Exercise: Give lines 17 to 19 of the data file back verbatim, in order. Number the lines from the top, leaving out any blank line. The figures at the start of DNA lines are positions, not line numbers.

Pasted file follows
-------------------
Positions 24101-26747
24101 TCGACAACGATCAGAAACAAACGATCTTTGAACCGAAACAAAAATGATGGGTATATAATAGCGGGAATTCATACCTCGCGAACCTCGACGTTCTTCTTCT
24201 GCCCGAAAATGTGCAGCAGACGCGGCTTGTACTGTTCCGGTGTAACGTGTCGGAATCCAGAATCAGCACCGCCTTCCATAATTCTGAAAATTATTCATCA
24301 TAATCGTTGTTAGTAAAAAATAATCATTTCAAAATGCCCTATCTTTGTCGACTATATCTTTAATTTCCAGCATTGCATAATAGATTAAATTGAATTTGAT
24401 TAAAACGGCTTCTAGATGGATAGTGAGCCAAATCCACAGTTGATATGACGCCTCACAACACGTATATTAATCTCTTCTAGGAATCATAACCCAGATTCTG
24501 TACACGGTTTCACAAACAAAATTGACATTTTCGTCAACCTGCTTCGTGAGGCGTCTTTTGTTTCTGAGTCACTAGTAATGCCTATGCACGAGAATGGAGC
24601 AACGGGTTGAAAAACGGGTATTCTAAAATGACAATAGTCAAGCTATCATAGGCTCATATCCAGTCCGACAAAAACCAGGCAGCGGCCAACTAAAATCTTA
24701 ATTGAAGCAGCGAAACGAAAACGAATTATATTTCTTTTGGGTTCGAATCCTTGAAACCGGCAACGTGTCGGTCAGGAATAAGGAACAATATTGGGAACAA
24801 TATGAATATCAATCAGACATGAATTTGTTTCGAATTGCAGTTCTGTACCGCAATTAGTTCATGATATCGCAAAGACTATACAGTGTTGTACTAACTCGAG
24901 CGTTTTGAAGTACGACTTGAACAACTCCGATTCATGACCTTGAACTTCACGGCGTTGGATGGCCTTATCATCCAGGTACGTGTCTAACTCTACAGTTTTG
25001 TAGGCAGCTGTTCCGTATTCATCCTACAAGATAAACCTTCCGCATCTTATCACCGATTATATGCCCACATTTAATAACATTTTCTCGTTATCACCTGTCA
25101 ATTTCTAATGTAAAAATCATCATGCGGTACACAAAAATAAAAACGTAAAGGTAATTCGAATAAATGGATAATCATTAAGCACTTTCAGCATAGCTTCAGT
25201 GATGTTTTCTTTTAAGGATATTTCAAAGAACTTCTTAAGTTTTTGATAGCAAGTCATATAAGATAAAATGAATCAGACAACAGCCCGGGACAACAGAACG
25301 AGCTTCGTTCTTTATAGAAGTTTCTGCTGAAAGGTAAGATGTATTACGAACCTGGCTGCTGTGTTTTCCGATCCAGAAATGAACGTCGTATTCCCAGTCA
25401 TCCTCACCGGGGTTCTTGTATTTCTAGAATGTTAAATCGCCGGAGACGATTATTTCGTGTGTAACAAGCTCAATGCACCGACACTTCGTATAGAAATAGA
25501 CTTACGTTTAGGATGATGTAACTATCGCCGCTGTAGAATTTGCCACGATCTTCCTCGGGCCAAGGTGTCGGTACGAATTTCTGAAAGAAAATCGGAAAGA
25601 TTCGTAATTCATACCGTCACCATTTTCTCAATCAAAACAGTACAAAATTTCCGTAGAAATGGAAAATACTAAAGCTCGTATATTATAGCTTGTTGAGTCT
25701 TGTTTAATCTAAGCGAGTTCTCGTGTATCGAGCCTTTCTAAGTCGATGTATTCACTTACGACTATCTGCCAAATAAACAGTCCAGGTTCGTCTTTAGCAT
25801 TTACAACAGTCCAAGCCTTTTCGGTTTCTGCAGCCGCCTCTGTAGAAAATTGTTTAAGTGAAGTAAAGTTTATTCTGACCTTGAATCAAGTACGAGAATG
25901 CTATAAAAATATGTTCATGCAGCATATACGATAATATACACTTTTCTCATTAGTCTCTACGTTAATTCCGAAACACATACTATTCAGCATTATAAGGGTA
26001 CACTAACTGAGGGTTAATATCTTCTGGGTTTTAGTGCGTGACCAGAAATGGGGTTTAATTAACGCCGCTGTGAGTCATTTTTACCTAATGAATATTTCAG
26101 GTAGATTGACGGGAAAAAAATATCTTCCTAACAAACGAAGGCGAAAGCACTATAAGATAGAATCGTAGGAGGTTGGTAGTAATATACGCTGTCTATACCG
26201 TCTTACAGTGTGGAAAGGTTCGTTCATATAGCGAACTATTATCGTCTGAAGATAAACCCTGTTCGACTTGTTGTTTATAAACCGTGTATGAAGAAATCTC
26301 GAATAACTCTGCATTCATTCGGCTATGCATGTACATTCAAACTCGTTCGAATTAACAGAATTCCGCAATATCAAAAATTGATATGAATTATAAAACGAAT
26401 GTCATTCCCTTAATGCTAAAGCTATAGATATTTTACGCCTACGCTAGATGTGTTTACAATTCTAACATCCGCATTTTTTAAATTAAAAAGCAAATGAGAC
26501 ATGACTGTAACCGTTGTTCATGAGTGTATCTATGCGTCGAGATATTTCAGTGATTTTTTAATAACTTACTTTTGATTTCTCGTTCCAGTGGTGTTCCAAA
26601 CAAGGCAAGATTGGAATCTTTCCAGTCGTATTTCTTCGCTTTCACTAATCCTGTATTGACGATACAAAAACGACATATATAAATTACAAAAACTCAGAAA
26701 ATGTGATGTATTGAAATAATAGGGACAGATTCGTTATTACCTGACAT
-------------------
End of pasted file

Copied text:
25601 TTCGTAATTCATACCGTCACCATTTTCTCAATCAAAACAGTACAAAATTTCCGTAGAAATGGAAAATACTAAAGCTCGTATATTATAGCTTGTTGAGTCT
25701 TGTTTAATCTAAGCGAGTTCTCGTGTATCGAGCCTTTCTAAGTCGATGTATTCACTTACGACTATCTGCCAAATAAACAGTCCAGGTTCGTCTTTAGCAT
25801 TTACAACAGTCCAAGCCTTTTCGGTTTCTGCAGCCGCCTCTGTAGAAAATTGTTTAAGTGAAGTAAAGTTTATTCTGACCTTGAATCAAGTACGAGAATG